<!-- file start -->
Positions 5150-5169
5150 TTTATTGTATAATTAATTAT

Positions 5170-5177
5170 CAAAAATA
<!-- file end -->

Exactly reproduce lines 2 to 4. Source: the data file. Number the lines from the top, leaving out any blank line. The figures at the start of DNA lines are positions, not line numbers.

5150 TTTATTGTATAATTAATTAT

Positions 5170-5177
5170 CAAAAATA